I came across an interesting First Department case yesterday while conducting research for a client:
Matter of Caruso v. Wetzel, 2006 NY Slip Op 05895.
During voir dire for a kidnapping case, a juror, the petitioner in this Article 78 proceeding, decided to speak his mind, no holds barred:
[PETITIONER]: I'm not going to be fair and impartial in this case. I have been held up three times at gunpoint. One time almost identical, sir, to this.
THE COURT: You would judge the case on what happened to you even if you were satisfied he was not guilty, you would vote on what happened to you, right?
[PETITIONER]: I am already looking at him, I think he is a "scumbag."
THE COURT: First of all, that is an insult not only to him, . . . to me, and the other people in the room. What do you do [for] a living?
[PETITIONER]: What does that matter?
As a result of his conduct, the following occurred:
When petitioner failed to respond, the court said, "Put down not served." When petitioner asked, "What do you mean not served?" the court directed him to "[j]ust leave the room." At that point, petitioner left his seat and approached the bench. After twice being ordered by a court officer to step out, petitioner, at the court's direction, was escorted from the courtroom. At 3:30 that afternoon, petitioner returned to the courtroom, at the court's direction, at which time he was ordered to return the next morning to show cause why he should not be held in criminal contempt pursuant to Judiciary Law § 750(A)(1)....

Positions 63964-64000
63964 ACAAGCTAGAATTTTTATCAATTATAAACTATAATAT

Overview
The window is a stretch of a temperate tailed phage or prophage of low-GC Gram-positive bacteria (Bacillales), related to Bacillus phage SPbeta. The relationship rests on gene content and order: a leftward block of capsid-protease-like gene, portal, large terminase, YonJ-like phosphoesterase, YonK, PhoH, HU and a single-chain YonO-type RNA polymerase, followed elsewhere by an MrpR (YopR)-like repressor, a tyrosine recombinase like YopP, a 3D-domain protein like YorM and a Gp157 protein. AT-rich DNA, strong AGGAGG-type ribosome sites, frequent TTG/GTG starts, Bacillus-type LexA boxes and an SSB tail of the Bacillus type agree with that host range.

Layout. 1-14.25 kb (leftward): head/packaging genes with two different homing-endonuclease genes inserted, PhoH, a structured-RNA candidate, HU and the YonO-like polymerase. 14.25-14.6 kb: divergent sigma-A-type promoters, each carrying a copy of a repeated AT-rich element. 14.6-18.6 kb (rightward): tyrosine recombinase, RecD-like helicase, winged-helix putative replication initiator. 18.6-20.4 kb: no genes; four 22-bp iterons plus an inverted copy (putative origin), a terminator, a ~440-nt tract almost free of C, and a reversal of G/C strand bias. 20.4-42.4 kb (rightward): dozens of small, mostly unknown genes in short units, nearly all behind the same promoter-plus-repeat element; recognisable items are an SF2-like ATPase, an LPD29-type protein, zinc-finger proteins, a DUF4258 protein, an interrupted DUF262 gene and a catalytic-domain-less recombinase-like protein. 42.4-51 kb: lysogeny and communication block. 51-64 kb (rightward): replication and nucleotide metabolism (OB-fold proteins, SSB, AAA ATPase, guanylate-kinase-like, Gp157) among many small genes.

The next day, petitioner appeared, accompanied by counsel...Petitioner himself addressed the court and stated that in "hindsight," he should not have used "that choice of words" and that he had not intended to be disruptive.
The court found petitioner in contempt....(and)imposed a fine of $1000 and issued an order "Punishing Contempt Summarily" pursuant to Judiciary Law § 750(A)(1).
Unfortunately for the petitioner, the First Department agreed with trial court and upheld the finding of contempt and the fine. Of particular interest to me was the Court's rejection of the petitioner's argument that to uphold the contempt finding would violate public policy since it would discourage potential jurors from speaking honestly and would risk subjecting those who were inarticulate to being found in contempt. The Court stated:
This is abject nonsense. As the court stated in imposing sentence on petitioner, this proceeding(:) is most definitely not about a juror being candid, open or honest [or a]bout his ability to be fair and impartial. It is about an insulting, demeaning invective spewed at a defendant. It is an affront to our criminal justice system. . . . [T]o allow prospective jurors or anyone else to verbally debase a defendant on trial is in absolute conflict with our cherished constitutional beliefs and the presumption of innocence and the right to a fair trial. (Emphasis added.)
I love the highlighted language, especially since it came from an appellate court. And, I completely agree with the Court's decision.
I do, however, feel ever-so-slightly bad for the petitioner. He clearly had no idea what he was getting himself into when he decided to shoot off his mouth. I suppose he'll just have to consider a lesson learned--the hard way.